The was the bottom line of a ruling by the Kentucky Court of Appeals, according to Washington-based legal publisher BNA.
Paul Perconti began working for Thornton Oil Corp in 1982, moving his way up the corporate ladder to the position of chief executive officer.
Along the way, Perconti became a participant in Thornton Oil’s profit participation plan for key executives, under which Perconti was granted a 10% interest in all Thornton Oil stores developed under his leadership and a long-term shadow stock plan, a 10-year profit sharing program with benefits to be paid at the end of the 10 years.
However, the owner of Thornton Oil decided to abolish both plans and signed an agreement with Perconti in 1993 which provided that Perconti would be entitled to payment of approximately $1 million if he stayed with the company until September 2000. The agreement also provided Perconti the opportunity to receive the entire amount if discharged prior to that date as a result of any reason other than for cause. Additionally, if his employment were terminated for “any other reason,” he would be paid according to a table that allowed for full payment after October 1998.
Other provisions of the agreement stipulated Perconti would receive up to $2.5 million if he were discharged for any other reason than disability, death, or other circumstances beyond his control.
Turn For The Worse
Beginning in the early 1990s, Perconti, with the permission of Thornton Oil’s owner, began using Thornton Oil funds to trade in the commodities market. In 1996, Perconti created a trading company from which he and Thornton Oil’s chief financial officer began personal trading. The company accumulated losses in the millions of dollars, reaching a level above that originally authorized by Thornton Oil’s owner.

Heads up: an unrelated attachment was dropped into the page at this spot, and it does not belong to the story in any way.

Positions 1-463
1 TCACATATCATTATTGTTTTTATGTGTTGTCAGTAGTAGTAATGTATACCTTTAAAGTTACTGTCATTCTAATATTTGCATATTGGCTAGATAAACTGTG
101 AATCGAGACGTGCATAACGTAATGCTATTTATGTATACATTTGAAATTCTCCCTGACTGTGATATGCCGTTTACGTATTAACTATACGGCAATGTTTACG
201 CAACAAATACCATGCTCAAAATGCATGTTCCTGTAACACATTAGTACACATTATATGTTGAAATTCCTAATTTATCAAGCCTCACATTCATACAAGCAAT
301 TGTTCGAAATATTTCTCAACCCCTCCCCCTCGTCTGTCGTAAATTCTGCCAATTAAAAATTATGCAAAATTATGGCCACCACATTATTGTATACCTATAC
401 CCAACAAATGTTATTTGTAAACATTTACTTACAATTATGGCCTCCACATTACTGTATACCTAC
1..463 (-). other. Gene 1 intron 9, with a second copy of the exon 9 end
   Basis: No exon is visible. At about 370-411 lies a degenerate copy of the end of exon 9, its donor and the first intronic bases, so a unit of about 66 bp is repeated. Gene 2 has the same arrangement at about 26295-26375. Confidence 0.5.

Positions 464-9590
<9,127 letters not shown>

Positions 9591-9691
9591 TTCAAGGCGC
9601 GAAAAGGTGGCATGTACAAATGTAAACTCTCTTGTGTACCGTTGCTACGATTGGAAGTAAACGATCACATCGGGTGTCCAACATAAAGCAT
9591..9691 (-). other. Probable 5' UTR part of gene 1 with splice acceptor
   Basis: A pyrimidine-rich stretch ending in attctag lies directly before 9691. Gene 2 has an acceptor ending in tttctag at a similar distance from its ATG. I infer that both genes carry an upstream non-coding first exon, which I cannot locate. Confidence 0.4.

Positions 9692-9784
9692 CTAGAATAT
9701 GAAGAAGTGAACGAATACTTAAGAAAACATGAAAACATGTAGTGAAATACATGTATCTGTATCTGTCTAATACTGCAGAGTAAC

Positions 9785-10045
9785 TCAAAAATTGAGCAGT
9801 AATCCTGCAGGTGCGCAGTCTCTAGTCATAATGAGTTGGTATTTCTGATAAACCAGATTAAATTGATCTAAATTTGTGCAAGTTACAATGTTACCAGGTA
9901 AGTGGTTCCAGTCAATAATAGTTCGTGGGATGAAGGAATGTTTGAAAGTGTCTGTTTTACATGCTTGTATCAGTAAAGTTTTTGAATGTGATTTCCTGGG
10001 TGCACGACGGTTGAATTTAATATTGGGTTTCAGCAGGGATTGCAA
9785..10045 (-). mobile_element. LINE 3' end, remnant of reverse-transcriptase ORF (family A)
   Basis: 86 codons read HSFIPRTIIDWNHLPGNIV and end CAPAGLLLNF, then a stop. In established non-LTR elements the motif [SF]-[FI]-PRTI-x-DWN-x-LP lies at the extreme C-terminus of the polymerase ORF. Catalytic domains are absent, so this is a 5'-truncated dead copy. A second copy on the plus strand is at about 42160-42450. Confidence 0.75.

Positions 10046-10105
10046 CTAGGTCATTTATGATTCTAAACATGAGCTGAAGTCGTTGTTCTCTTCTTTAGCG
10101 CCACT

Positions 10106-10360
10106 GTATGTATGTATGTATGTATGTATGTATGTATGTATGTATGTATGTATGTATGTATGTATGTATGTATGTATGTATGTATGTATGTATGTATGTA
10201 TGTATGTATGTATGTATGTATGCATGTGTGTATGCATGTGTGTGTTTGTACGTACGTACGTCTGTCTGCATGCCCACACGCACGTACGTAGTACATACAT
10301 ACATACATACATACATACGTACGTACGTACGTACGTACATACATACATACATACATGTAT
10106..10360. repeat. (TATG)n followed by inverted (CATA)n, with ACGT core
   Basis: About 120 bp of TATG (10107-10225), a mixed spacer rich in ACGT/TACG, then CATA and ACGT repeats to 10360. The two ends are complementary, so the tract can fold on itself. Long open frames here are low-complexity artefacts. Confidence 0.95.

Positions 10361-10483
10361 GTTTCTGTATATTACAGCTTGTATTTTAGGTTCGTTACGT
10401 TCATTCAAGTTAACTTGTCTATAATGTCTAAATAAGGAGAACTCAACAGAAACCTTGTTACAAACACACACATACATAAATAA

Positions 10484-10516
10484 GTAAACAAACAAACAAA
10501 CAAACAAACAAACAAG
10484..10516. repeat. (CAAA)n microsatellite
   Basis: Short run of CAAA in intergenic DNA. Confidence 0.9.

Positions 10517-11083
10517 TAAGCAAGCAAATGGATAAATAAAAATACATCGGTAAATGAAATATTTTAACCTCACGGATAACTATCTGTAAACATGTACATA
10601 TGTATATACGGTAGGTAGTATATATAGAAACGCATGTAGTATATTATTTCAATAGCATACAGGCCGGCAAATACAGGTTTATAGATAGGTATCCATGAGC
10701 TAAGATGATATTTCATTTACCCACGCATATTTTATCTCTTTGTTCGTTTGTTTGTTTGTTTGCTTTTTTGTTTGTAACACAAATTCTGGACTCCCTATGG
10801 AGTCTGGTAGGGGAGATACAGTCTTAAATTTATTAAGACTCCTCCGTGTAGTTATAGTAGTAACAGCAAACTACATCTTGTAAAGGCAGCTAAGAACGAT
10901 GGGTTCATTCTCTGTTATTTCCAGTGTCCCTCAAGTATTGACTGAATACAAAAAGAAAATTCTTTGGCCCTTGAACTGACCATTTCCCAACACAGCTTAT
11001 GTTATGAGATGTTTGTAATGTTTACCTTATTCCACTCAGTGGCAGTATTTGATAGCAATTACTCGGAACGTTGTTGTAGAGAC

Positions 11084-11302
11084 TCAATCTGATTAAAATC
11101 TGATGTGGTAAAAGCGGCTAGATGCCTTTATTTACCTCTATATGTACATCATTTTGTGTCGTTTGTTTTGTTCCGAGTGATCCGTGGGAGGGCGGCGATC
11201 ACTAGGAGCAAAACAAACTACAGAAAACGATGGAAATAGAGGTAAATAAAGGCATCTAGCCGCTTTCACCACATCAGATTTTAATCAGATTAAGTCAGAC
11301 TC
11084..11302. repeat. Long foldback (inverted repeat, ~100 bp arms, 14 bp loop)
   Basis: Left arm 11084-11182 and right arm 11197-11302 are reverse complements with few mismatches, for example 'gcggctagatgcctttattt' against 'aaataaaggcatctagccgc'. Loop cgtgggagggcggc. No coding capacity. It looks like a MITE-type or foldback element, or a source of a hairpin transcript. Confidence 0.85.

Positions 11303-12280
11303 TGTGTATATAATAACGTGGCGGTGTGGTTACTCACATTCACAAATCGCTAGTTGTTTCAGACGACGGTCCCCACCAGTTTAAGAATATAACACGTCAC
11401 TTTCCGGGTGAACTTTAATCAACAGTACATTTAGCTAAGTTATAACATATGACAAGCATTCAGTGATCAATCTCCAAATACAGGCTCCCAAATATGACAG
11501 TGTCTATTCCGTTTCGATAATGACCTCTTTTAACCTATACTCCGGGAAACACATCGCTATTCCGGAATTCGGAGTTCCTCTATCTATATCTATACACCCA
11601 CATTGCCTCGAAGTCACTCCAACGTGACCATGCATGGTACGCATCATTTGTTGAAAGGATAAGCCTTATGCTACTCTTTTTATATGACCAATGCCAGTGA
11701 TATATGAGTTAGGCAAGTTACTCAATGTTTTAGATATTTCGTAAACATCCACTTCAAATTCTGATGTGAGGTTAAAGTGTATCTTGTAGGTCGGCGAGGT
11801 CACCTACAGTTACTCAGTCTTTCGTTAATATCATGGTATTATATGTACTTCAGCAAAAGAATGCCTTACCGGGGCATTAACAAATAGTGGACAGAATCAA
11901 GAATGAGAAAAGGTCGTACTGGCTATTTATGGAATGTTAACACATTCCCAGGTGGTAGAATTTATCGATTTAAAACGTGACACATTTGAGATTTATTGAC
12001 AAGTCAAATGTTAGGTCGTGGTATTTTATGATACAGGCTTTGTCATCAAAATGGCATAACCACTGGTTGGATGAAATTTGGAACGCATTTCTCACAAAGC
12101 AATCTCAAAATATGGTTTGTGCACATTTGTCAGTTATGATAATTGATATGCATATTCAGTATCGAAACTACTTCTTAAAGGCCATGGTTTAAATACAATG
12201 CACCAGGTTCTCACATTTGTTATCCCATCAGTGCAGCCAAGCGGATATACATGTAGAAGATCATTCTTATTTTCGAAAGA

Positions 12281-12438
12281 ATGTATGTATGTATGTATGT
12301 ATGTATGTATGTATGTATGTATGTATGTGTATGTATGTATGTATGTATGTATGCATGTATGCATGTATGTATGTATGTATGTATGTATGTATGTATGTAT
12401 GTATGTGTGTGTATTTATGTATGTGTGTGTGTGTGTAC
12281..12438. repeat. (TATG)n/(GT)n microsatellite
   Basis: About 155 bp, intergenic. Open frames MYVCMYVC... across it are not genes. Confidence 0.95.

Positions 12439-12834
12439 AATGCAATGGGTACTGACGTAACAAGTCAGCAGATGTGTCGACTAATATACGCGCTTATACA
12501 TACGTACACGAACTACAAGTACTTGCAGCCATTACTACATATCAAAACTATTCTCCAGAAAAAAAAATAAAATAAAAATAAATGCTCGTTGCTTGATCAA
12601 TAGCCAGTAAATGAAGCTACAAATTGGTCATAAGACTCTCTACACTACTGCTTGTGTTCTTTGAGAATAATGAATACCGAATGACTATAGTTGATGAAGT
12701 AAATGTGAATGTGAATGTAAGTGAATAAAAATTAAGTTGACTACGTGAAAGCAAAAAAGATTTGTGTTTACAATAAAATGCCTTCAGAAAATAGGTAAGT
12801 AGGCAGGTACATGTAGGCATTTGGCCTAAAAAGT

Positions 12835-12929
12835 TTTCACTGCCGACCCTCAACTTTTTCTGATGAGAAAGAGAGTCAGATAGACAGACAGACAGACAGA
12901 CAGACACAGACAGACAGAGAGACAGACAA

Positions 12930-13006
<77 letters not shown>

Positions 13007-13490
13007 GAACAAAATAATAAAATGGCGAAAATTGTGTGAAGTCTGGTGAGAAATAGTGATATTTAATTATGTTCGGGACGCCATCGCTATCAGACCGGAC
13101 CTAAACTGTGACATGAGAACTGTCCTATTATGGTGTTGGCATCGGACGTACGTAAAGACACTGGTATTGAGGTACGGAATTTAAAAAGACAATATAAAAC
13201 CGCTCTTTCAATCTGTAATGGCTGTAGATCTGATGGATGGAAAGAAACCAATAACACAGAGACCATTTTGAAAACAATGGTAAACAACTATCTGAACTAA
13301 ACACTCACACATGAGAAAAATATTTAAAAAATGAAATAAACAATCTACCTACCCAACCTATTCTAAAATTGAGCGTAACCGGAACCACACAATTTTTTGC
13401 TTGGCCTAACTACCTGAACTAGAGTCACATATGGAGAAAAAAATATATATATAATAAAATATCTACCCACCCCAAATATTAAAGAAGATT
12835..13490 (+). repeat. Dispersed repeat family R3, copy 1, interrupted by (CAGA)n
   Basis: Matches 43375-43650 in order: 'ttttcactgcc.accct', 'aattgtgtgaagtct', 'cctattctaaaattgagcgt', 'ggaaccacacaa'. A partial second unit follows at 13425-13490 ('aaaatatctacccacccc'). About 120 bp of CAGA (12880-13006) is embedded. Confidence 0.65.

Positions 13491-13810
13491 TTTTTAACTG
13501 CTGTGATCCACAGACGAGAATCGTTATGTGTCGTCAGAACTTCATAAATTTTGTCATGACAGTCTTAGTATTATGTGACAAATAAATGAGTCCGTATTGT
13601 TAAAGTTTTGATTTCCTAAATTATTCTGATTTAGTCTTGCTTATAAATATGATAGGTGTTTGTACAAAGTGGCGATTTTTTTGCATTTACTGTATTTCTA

A federal grand jury indicted Perconti and a subsequent trial produced a hung jury. Following the trial, Perconti sought to recover benefits under the 1993 agreement, to which Thornton Oil filed a counterclaim for breach of fiduciary duty, conversion, and fraud.
The question on the appeal was whether Perconti was entitled to recover $2,657,969 awarded him by the trial court. Factored into the court’s decision was the unique nature of the plan. The appeals court found that this agreement to be a “top hat plan”, designed to benefit only highly compensated executives that is exempt from certain provisions of ERISA.
Perconti was found to be entitled to the amount awarded to him by the trial court, since there was no language in the agreement indicating Perconti could be subject to forfeit of the benefits. The appeals court said “under both plans Perconti had amounts vested to which he was entitled at the time each of the plans was abolished.”
The case is Thornton Oil Corp v Perconti.